In literature as in politics, Scotland’s national status ‘is both dangled before us and tantalisingly withheld’ (Don Paterson)
The Stirling Masters course views Scottish Literature in the light of this ambiguity, and embraces the many questions it invites us to explore. We explore key figures, texts and debates from the period of Regal Union (1603) to the present, often placing literary writing at the heart of cultural and political debate. Class discussion examines the complex means by which national literary identity is sustained, renewed and re-considered – not forgetting the role of novelists and poets in integrating Scottish identity into the project of Britishness.
This is the only Masters course of its kind. As debate intensifies over Scotland’s cultural and political identity, the time is ripe to examine the role of writing in shaping the image and reality of the nation.
- Course Director: Dr Scott Hames and Dr Suzanne Gilbert
Ranging across four centuries of the Scottish literary imagination, this course explores key figures, texts and debates from the period of Regal Union (1603) to the present, often placing literary writing at the heart of cultural and political debate.
We examine a full range of writers, texts and debates from the early modern period to the present, including the works of Robert Burns, Walter Scott and James Hogg, right through to contemporary authors such as James Kelman, Janice Galloway and Kathleen Jamie (and not forgetting Robert Louis Stevenson, Nan Shepherd, Muriel Spark, and too many others to mention). The programme has an emphasis on critical debate, and questions some of the assumptions that go along with studying a national literary tradition.
No previous experience in studying Scottish Literature is required. Leading Scottish writers and critics feature prominently in assigned reading, alongside key insights from book history, literary criticism and political theory.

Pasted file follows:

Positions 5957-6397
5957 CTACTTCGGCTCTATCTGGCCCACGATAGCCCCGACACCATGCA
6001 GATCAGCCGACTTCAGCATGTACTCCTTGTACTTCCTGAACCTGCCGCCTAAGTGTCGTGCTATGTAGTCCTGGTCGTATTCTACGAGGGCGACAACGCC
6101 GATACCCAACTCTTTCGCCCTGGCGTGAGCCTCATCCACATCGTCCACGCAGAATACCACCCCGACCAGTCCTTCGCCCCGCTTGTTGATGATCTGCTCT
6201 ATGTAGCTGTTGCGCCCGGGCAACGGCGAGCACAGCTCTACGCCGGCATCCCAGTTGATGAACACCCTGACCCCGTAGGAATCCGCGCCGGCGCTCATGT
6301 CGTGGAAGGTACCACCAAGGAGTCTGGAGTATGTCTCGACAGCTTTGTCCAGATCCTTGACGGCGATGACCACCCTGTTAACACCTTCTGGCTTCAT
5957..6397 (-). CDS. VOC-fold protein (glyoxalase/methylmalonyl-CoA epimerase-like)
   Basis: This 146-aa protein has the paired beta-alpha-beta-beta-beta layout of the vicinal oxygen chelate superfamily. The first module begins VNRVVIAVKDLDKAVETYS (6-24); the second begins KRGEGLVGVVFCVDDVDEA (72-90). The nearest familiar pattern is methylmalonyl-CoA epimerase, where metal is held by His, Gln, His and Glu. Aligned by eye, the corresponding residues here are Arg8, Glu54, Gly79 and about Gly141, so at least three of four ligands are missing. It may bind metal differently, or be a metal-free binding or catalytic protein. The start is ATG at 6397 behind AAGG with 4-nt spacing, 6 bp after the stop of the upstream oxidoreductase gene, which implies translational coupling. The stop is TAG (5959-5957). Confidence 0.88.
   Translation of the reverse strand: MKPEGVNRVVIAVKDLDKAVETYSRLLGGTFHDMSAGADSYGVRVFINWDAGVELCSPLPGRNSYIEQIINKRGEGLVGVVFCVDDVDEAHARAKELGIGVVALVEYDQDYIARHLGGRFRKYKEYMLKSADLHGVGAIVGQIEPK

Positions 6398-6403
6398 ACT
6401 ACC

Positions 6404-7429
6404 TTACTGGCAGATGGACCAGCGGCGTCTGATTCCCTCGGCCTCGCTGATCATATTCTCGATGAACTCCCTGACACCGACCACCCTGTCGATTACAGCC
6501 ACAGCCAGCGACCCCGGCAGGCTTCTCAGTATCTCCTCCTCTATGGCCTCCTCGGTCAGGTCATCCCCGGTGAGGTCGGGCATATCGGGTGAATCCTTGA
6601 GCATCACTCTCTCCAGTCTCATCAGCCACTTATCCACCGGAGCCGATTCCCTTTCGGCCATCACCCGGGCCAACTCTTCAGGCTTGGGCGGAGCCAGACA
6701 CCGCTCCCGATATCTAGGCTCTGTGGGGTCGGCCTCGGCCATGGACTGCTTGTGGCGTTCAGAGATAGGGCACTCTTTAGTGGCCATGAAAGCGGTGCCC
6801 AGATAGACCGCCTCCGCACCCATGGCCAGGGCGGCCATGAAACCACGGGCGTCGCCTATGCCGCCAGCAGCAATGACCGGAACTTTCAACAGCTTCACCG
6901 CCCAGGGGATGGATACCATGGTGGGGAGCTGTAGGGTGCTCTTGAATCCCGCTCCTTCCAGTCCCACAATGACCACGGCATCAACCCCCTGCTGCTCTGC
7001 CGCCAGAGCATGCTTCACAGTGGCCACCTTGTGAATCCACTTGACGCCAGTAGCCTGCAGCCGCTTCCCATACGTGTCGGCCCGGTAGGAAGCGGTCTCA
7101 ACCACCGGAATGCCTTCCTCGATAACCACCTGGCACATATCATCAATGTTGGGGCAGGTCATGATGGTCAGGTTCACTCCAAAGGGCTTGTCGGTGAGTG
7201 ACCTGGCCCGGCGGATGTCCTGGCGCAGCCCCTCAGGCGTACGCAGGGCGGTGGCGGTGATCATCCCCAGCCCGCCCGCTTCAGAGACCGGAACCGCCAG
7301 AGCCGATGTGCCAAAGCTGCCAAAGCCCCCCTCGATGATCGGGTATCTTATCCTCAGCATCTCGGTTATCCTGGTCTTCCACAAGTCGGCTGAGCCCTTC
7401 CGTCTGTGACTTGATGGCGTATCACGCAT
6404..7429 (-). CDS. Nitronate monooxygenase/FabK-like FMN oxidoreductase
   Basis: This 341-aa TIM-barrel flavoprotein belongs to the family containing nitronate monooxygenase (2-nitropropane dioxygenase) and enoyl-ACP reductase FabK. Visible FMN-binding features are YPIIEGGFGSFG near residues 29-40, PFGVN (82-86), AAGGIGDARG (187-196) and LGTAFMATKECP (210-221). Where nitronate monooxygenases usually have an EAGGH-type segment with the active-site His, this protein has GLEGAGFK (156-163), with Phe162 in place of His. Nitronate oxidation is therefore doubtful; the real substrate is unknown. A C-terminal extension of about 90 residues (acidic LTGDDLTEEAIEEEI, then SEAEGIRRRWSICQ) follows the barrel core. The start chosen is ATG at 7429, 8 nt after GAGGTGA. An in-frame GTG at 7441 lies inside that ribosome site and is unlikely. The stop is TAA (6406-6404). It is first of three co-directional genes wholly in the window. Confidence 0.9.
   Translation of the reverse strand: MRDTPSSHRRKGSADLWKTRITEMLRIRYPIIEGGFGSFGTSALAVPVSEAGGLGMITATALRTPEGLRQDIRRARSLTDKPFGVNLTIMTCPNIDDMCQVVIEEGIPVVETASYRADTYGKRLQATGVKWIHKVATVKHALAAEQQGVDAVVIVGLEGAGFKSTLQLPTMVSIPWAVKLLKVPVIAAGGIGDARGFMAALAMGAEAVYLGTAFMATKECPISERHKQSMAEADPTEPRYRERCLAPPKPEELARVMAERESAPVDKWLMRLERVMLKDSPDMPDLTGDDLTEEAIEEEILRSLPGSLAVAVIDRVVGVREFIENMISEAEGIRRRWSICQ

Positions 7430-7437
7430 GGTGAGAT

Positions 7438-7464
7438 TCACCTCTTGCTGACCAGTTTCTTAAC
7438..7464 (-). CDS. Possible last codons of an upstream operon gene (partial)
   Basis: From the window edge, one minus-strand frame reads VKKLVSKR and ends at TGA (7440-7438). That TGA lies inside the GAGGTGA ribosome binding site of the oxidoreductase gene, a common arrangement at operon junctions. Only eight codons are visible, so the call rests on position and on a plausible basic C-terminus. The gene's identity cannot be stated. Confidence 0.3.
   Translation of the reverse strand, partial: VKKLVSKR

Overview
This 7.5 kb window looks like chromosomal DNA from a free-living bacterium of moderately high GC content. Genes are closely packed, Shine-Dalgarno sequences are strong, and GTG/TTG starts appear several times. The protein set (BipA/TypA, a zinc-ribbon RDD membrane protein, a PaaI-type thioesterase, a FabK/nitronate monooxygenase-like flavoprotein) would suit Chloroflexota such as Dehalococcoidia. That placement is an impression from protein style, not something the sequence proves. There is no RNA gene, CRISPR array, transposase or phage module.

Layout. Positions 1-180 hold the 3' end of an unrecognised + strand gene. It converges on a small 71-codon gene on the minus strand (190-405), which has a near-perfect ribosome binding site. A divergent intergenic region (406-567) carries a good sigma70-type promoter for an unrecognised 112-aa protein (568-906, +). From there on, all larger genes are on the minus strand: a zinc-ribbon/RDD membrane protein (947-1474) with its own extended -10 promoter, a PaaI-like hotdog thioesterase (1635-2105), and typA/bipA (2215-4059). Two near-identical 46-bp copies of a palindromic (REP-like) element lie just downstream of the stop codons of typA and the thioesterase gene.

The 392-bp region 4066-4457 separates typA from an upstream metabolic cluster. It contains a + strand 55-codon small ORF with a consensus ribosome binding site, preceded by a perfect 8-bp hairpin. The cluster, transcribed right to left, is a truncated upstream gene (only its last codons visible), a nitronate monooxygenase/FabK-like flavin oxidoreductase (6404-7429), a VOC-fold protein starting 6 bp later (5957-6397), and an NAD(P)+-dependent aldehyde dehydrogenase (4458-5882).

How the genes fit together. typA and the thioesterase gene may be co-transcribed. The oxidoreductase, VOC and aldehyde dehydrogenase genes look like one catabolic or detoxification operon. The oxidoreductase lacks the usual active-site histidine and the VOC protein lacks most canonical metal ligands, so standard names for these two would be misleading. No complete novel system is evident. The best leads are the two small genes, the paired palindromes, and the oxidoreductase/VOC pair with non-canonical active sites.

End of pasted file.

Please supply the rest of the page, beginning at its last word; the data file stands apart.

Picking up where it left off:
English language requirements
If English is not your first language you must have one of the following qualifications as evidence of your English language skills:
- IELTS: 6.0 with 5.5 minimum in each skill
- Cambridge Certificate of Proficiency in English (CPE): Grade C
- Cambridge Certificate of Advanced English (CAE): Grade C
- Pearson Test of English (Academic): 54 with 51 in each component
The most significant piece of work on the course will be a dissertation of 15,000 words, written during the summer on a subject of your choosing in consultation with a member of teaching staff. You may choose to develop work initiated on one of the modules you have studied. Those who do not embark on the dissertation may be awarded a Diploma. The work of the best students completing the course may be deemed worthy of an MLitt with Distinction.
In REF2014 Stirling was placed 6th in Scotland and 45th in the UK with almost three quarters of research activity rated either world-leading or internationally excellent.
Over half of our submissions in the latest Research Assessment Exercise (RAE) were found to be ‘Internationally Excellent’ or ‘World-leading’.